Panda Free Windows' edition is mostly focused on its core antivirus engine, with minimal extras. The exception is a Hotspot Shield-based VPN, but the free edition limits you to just 150MB of data transfer a day, making it virtually useless for all but the simplest of tasks.
If you need more, Panda's commercial plans cover everything from a basic antivirus product for Windows, Mac and Android, to a full security suite with parental controls, banking and shopping protection, extra anti-ransomware capabilities, encryption, a password manager and unlimited VPN use. There's a fair amount of power here, but prices are above average, with even the most basic plan priced at $44.24 for year one, $58.99 on renewal, for a single device.
- Want to try Panda Free Antivirus? Check out the website here
The Panda website doesn't provide a great deal of low-level detail about the company's free antivirus, but it is at least easy to find, and if you're in a hurry you'll locate the Download button in a very few seconds.
Surprisingly, Panda then redirected us to CNET's dowload page to finally download the file. Presumably Panda gets paid for this as they're directing traffic to the site, but we would still much rather download sensitive software such as antivirus from the developer, rather than via an ad-packed third-party page.
After a straightforward installation, Panda Free Antivirus asked that we 'activate' it, which essentially means providing an email to create a free Panda account or log in to one you have already. This isn't unusual - companies such as Bitdefender and Kaspersky do something similar - but Avast, Avira and a few others allow using their software without providing any personal details.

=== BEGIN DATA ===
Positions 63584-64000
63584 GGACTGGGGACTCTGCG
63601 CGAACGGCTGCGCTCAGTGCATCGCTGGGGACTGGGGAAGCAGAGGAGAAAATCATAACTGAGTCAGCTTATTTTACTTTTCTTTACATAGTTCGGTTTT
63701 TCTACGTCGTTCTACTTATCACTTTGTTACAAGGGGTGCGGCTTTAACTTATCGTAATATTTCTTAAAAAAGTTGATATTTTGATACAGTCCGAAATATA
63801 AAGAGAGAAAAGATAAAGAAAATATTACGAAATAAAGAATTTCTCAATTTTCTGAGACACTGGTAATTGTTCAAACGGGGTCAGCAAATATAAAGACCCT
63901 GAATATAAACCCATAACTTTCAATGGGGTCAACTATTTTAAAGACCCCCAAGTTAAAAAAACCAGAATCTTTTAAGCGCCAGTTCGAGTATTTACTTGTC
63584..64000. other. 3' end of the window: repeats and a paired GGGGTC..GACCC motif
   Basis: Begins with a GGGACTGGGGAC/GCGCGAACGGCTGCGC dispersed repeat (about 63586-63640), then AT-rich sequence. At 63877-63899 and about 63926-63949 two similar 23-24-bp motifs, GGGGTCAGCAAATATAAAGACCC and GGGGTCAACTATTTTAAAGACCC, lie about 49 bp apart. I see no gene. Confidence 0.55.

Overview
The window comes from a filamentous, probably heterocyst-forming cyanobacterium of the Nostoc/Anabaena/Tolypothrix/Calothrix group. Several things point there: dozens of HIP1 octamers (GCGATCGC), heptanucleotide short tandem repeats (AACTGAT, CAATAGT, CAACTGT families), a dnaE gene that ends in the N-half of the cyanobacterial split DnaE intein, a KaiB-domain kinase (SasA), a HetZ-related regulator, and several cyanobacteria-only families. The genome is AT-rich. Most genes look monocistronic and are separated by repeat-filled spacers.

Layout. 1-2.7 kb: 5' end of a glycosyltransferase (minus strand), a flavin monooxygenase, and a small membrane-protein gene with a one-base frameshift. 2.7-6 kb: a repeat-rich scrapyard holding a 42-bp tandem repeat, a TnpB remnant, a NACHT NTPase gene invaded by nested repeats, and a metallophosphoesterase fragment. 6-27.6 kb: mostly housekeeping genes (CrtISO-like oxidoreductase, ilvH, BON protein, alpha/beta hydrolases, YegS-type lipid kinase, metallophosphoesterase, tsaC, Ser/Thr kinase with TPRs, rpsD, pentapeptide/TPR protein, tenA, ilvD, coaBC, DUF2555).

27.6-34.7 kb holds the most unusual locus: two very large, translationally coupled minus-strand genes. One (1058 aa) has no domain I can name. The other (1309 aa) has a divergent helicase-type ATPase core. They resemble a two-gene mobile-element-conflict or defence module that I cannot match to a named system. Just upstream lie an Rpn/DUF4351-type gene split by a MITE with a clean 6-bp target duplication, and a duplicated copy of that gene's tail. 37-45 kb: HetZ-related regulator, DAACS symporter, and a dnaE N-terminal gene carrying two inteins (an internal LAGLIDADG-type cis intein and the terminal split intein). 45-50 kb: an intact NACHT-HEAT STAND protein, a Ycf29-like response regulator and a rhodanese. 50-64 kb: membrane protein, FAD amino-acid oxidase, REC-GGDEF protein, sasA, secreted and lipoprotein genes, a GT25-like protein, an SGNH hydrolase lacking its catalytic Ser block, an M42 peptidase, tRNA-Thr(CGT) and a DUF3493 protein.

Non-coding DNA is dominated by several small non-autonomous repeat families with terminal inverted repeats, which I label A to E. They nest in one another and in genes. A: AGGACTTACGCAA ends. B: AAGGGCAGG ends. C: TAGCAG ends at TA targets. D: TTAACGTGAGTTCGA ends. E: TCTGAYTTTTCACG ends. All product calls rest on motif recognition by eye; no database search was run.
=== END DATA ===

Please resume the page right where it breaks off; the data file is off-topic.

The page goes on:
If you're happy to sign up, Panda Free Antivirus runs a very speedy initial scan, pops up its console to display the results and is immediately ready for use.
Panda's installation was surprisingly lightweight on our test PC, adding under 250MB of files. There were five background processes, but they used minimal resources (typical RAM requirements were under 75MB, even when the console was open.)
Panda does a good job of defending its code against malware, too. We tried various ways to close processes, delete files, pause or delete services, but couldn’t compromise our security in any way.
Panda Free Antivirus has a good-looking but quirky interface, where your security status and ten action buttons are overlaid on a desktop wallpaper-type image of mountains and a lake. This works better than we would have expected, and you can even change the background image to something else if you prefer.
Tapping the Scan button gives you access to critical, full system and custom scan types. The Custom option is limited - you only get to choose a target folder - but otherwise the scans are simple and speedy, with our critical scan dropping from an initial six minutes to around a minute by the third run, and report information kept to the essentials only.
A separate Antivirus section offers a little more control, including options to scan a custom set of locations on your system, configure a few basic settings and schedule the scan to run automatically. This is easy to use, but can't begin to compete with the power and configurability offered by Avira and Avast's free products.
Real-time protection blocks unknown files from running (for up to 30 seconds) until Panda receives a verdict from the cloud. This can be annoying if there's a delay, but it does make you more secure, and if you're impatient you can cut the maximum delay to ten seconds.